Airdrie company employs hemp to go green

Just BioFiber’s modular construction blocks look like oversized Lego — but they’re made from hemp

The hempcrete blocks can be sawn, have a high insulation value, and wiring and plumbing lines can be run through them.
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[UPDATED: Nov. 5, 2019] The legalization of marijuana has — oddly enough — been good for business for one Alberta producer of construction materials.

That’s because Airdrie-based Just BioFiber makes modular building blocks out of hemp fibre.

Prior to pot’s legalization a year ago, people in the construction industry used to jokingly ask if their hempcrete products could be smoked.

“The snicker factor has been lost,” said Terry Radford, the company’s sales director VP of development.

“It took us awhile to get over that stigma. The legalization of marijuana helped distinguish the difference between hemp and marijuana. It helped field those questions.”

Hempcrete is not a new product. The basic recipe is to mix fibres from the inner woody core of the hemp plant with a lime-based binder to produce a material that is non-combustible, breathes and has a high insulation value. The hemp used by Just BioFiber is first processed at InnoTech Alberta’s decortication plant at Vegreville and then at another facility Maskwacis.

“We use the straw part of the hemp,” said Radford. “The first step is to separate the fibre from the woody core and it has to be sized correctly. We need a nice particle distribution, around two centimetres, something in that range. And then we develop our binder that we use around the hemp, and we put that in a mould around our structural frame.”

This structural frame makes the blocks look like a child’s snap-together building blocks. Radford’s brother, Mac, came up with the idea for these blocks while he was helping a friend build a hemp house in B.C.

“He liked the characteristics of the material, but it took a long time to build,” said Radford. “Mac wanted to build with it economically, so that’s where he got the idea to make a structural block that you could just stack up and dry.”

This video still shows the construction of a Vancouver Island home built with Just BioFiber’s modular blocks. photo:

Mac Radford, who has four decades of industrial and commercial construction experience, also wanted a product that was quick and easy to build with and cost effective. InnoTech Alberta helped with the research and development.

The result is a system using modular blocks, which are roughly 21×11 inches and eight inches high and can be sawn.

The price for the blocks is about the same as insulated concrete forms.

“It’s about $30 to $35 a square foot. It’s in the middle of the price range,” said Radford.

So far, most of the demand for its products has come from B.C., with four homes so far built there with the blocks.

“We built one small building in Ontario and we’re building two more on Vancouver Island this year,” said Radford.

Although it employs full-time engineers as well as plant and production managers, the company is fairly small, focusing on product testing and introducing the product to the marketplace.

“We have talked to a lot of construction guys and they have all told us the same thing — they will build whatever a customer wants them to build,” he said. “This is where we have to educate the builders on our material, but also educate the consumers to create the draw and want to build a house that is sustainable; that has less of a carbon footprint.”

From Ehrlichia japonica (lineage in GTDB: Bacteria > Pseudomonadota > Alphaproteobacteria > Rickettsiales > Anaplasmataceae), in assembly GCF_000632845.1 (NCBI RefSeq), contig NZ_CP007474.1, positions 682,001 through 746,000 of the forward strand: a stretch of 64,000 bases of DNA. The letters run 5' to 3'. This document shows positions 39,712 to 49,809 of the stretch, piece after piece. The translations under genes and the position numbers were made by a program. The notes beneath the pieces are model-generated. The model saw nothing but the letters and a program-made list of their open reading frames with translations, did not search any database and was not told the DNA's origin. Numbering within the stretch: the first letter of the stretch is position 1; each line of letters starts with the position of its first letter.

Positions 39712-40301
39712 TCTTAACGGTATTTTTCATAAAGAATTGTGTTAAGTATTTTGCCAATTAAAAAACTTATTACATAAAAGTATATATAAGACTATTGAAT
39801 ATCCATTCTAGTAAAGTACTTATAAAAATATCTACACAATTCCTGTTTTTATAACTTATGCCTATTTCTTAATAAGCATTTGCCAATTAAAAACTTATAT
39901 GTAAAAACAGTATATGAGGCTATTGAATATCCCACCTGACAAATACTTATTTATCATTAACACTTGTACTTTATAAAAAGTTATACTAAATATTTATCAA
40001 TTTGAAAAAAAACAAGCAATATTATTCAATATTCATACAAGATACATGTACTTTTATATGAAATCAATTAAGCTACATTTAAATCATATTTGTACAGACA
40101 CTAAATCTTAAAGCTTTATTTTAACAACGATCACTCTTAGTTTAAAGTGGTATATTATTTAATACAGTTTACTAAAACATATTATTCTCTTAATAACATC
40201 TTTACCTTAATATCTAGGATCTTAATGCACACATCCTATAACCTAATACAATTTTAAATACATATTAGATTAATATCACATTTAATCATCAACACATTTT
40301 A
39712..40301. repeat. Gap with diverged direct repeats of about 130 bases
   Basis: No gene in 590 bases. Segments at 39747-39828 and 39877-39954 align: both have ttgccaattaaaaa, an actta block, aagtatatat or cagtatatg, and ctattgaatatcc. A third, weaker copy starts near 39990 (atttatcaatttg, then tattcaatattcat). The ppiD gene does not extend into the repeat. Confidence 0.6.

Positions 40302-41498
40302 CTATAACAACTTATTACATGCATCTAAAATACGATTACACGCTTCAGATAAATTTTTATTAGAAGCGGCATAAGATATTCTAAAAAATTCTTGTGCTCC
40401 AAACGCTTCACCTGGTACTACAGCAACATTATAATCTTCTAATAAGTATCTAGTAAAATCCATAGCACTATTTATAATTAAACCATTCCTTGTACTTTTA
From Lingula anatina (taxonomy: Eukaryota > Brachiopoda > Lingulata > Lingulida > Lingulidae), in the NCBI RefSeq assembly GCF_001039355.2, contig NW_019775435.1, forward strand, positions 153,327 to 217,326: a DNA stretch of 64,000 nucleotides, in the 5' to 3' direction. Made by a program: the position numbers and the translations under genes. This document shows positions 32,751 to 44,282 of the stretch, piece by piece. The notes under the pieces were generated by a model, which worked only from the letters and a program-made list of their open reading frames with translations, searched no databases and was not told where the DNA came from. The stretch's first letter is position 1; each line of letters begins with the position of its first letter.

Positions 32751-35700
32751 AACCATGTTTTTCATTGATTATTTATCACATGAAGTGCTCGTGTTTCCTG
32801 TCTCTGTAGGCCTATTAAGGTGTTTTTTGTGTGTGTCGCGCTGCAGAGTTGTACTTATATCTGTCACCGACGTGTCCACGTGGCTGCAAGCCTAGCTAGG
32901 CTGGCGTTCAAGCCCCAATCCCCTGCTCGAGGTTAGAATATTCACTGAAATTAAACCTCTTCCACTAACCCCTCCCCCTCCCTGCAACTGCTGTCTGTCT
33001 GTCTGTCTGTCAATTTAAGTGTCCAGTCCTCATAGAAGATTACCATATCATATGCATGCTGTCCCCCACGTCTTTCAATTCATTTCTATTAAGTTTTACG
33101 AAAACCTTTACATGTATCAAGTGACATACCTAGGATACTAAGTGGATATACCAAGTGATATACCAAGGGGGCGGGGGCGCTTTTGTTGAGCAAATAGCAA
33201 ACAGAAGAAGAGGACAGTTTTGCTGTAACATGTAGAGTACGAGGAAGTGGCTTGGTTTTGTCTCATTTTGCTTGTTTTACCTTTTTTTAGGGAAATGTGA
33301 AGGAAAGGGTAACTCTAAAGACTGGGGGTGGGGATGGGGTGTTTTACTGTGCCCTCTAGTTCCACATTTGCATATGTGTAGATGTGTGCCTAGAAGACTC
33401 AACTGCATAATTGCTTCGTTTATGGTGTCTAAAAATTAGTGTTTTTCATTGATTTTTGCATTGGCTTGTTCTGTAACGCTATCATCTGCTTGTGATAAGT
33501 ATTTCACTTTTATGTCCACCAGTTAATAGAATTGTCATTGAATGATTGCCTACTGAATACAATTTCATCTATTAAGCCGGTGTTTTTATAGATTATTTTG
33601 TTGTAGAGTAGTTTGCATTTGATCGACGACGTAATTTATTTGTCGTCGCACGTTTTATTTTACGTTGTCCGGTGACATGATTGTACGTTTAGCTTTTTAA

Builders are also hesitant to use the material because there hasn’t been enough data collected on how it performs in a real-life environment. Just Biofiber is trying to make up for this lack of knowledge by collecting data on the houses built with its blocks.

“One of the first houses we’ve built, we have six months of data on that one, and they’re not using any energy to heat or cool their home,” said Radford.

The company has tested hemp in different climates (including Edmonton, Seattle, Anchorage, Miami and Arizona) and the material performs well in all of them, he said.

Hemp displaces moisture in a home. The homes in Vancouver Island will be at 90 per cent humidity in the mornings, and the houses will stay about 50 to 60 per cent humidity during the day.

“It’s very slow to wick away any heat and moisture in the building. It normalizes the material as well as inside the home,” said Radford.

Hempcrete also has the ability to stabilize a building’s temperature because it retains heat.

Building with hemp also has environmental advantages.

“Per acre, you’ll get like three tonnes of hemp straw,” said Radford. “It’ll sequester about 1.6 times its weight in CO2 while the plant is growing. It’s a really good CO2 sink.”

The hemp fibres also come from the inner core of the plant, “which is considered to be kind of a waste material,” he added.

“The other benefit is that in Alberta, it’s plentiful and we’ve got a good supply of it, which is why we’re here.”

Just BioFiber currently has enough hemp supply and will need to increase demand before it requires more growers.

“We will need to get up to a *million blocks per year before we look at our own decortication process,” said Radford.

But that hinges on the product making a name for itself.

“It takes a long time to get any product in the construction business. We just need to get homeowners to do a little more research into what they want to build. Whatever a homeowner wants to build, the builder will build it.”

*UPDATE: The article previously stated that the company would “need to get up to a billion blocks per year…” before decortication.

About the author


Alexis Kienlen

Alexis Kienlen lives in Edmonton and has been writing for Alberta Farmer since 2008. Originally from Saskatoon, Alexis is also the author of two collections of poetry, a biography, and a novel called "Mad Cow."



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